And yet there have of course been successes as well. Though I suppose that in theory it could be argued that the disputes regarding Palestine, Indonesia, Greece, Iran and even Kashmir could somehow have been settled even if there had been no United Nations, I think it would be generally agreed that action taken by the United Nations in all these instances either prevented hostilities from breaking out or succeeded once they had broken out in stopping them after what was really a very short period.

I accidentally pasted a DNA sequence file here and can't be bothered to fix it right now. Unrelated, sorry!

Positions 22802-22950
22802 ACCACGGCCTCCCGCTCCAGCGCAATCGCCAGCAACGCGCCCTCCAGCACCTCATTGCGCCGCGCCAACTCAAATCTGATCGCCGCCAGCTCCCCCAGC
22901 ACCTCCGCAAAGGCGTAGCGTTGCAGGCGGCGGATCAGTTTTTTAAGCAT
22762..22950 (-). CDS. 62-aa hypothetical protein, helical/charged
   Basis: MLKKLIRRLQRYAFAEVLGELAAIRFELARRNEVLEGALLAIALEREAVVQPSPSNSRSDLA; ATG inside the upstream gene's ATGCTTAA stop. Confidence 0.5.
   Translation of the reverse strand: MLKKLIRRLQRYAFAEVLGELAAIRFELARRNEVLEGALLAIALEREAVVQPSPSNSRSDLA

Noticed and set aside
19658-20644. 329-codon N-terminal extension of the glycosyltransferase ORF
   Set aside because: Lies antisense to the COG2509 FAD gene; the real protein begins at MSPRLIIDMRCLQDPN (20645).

Finally, among the successes I myself would unhesitatingly place Korea. The more one looks back on it, the clearer it becomes that the invasion of South Korea by North Korea was a result of miscalculation, and incidentally a miscalculation which must almost certainly have been made in the Kremlin. Looked at from the other side of the fence it must indeed have seemed very probable, to say the least, that no real and decisive support would be given to the South Koreans by what the Soviet Government always refers to as the Imperialists. President Truman's historic gesture and the meeting of the Security Council on that famous Sunday must therefore have come as a complete surprise to the Soviet authorities, and I have little doubt also that confusion was so great that they failed to send what, from their point of view, were the obvious instructions to M. Malik, namely to attend the Security Council meeting and veto any action which the majority wished to take.